As world population continues to grow there will be a dramatic concentration of the world’s children in the poorer countries. In Africa and Asia the number of children in the 6 to 11 age group is expected to increase—even if fertility declines rapidly—by 92 and 62 per cent by the year 2000. In Europe no increase at all is expected—and in North America a drop of 7 per cent. Similar contrasts in growth rates will affect other school-age groups.

Such excessive growth in the number of children in school-going ages will be a major problem in the developing countries. Conversely, a declining school population is already a major planning problem in the more developed countries.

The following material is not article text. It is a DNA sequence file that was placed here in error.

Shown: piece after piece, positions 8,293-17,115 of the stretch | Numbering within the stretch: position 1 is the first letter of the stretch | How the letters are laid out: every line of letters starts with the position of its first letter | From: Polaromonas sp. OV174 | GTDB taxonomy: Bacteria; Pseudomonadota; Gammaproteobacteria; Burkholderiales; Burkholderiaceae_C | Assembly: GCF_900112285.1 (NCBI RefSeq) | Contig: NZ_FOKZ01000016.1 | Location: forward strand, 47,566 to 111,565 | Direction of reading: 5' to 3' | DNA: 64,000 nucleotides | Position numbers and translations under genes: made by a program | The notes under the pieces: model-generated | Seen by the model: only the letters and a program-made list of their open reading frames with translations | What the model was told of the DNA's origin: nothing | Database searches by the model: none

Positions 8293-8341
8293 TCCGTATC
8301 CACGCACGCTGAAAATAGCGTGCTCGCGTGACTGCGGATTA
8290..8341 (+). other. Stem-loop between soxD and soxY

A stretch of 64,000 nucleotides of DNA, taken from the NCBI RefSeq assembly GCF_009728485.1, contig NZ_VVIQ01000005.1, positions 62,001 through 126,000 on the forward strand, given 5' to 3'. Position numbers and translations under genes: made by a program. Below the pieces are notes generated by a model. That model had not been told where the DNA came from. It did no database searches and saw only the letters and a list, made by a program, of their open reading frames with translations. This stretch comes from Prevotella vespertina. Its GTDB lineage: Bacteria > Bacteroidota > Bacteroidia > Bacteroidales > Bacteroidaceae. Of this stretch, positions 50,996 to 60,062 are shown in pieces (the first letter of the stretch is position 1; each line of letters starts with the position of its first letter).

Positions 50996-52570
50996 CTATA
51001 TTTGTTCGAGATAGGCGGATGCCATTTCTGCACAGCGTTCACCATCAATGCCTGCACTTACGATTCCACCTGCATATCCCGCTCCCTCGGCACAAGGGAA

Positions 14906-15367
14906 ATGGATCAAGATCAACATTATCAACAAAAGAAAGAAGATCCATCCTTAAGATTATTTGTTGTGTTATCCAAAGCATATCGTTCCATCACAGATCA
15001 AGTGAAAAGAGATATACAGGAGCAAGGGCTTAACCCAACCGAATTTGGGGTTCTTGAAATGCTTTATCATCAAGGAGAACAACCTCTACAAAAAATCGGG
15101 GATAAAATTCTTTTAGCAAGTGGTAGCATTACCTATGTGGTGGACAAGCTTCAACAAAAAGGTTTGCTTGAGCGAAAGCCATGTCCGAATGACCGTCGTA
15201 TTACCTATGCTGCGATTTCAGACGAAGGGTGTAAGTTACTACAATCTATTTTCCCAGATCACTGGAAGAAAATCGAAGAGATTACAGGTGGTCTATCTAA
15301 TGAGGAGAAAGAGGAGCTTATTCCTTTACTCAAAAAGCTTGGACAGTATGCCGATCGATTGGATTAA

Estimates by Region1 of School-Age Children under Fast Fertility Decline Assumption (1970-2000)(in millions)
REGION6-11 Years
1970198019902000Per cent

Increase

(1970-

2000)
Asia18623827130262.4
Europe35333335
Africa52688610092.3
N. America27242725-7.4
S. America4254647169.0
Oceania2222
ALL34441948353555.5

For 118 Bank member countries.

REGION12-14 years
1970198019902000Per cent

Increase

(1970-

2000)
Asia8710812814465.5
Europe161816176.3
Africa22303947113.6
N. America14121313-7.2
S. America1825303488.8
Oceania1111
ALL15819422725662.0

For 118 Bank member countries.

REGION15-17 Years
1970198019902000Per cent

Increase

(1970-

2000)
Asia789712213876.9
Europe161816176.3
Africa20273644120.0
N. America131313147.7
S. America1723283343.5
Oceania1111
ALL14517921624770.3

For 118 Bank member countries.

REGION18-23 Years
1970198019902000Per cent

Increase

(1970-

2000)
Asia133170224260110.5
Europe2933353313.8
Africa35466280128.6
N. America2427232712.5
S. America29405262113.8
Oceania2222
ALL25231839846484.1

For 118 Bank member countries.

For 118 Bank member countries.